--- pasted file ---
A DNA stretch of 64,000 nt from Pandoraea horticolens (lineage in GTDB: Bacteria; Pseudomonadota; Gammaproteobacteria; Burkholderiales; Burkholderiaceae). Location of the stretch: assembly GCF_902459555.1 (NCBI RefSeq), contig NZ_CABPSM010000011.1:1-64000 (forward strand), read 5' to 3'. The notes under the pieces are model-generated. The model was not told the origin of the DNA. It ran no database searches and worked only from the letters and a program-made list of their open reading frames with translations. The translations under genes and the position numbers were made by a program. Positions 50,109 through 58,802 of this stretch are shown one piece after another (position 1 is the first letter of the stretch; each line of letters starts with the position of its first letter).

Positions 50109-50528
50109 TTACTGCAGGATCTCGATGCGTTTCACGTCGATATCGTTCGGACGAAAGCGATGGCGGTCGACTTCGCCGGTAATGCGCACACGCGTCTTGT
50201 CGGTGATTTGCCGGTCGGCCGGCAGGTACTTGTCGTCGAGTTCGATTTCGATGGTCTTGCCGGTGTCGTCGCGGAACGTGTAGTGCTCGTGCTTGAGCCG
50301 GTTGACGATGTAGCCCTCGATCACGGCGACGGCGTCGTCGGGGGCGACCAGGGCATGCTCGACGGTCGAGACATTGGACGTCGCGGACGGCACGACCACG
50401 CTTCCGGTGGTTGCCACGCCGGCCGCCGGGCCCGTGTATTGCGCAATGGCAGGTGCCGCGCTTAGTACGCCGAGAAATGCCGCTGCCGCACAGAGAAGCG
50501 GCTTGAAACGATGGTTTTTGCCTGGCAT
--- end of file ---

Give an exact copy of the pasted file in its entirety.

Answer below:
A DNA stretch of 64,000 nt from Pandoraea horticolens (lineage in GTDB: Bacteria; Pseudomonadota; Gammaproteobacteria; Burkholderiales; Burkholderiaceae). Location of the stretch: assembly GCF_902459555.1 (NCBI RefSeq), contig NZ_CABPSM010000011.1:1-64000 (forward strand), read 5' to 3'. The notes under the pieces are model-generated. The model was not told the origin of the DNA. It ran no database searches and worked only from the letters and a program-made list of their open reading frames with translations. The translations under genes and the position numbers were made by a program. Positions 50,109 through 58,802 of this stretch are shown one piece after another (position 1 is the first letter of the stretch; each line of letters starts with the position of its first letter).

Positions 50109-50528
50109 TTACTGCAGGATCTCGATGCGTTTCACGTCGATATCGTTCGGACGAAAGCGATGGCGGTCGACTTCGCCGGTAATGCGCACACGCGTCTTGT
50201 CGGTGATTTGCCGGTCGGCCGGCAGGTACTTGTCGTCGAGTTCGATTTCGATGGTCTTGCCGGTGTCGTCGCGGAACGTGTAGTGCTCGTGCTTGAGCCG
50301 GTTGACGATGTAGCCCTCGATCACGGCGACGGCGTCGTCGGGGGCGACCAGGGCATGCTCGACGGTCGAGACATTGGACGTCGCGGACGGCACGACCACG
50401 CTTCCGGTGGTTGCCACGCCGGCCGCCGGGCCCGTGTATTGCGCAATGGCAGGTGCCGCGCTTAGTACGCCGAGAAATGCCGCTGCCGCACAGAGAAGCG
50501 GCTTGAAACGATGGTTTTTGCCTGGCAT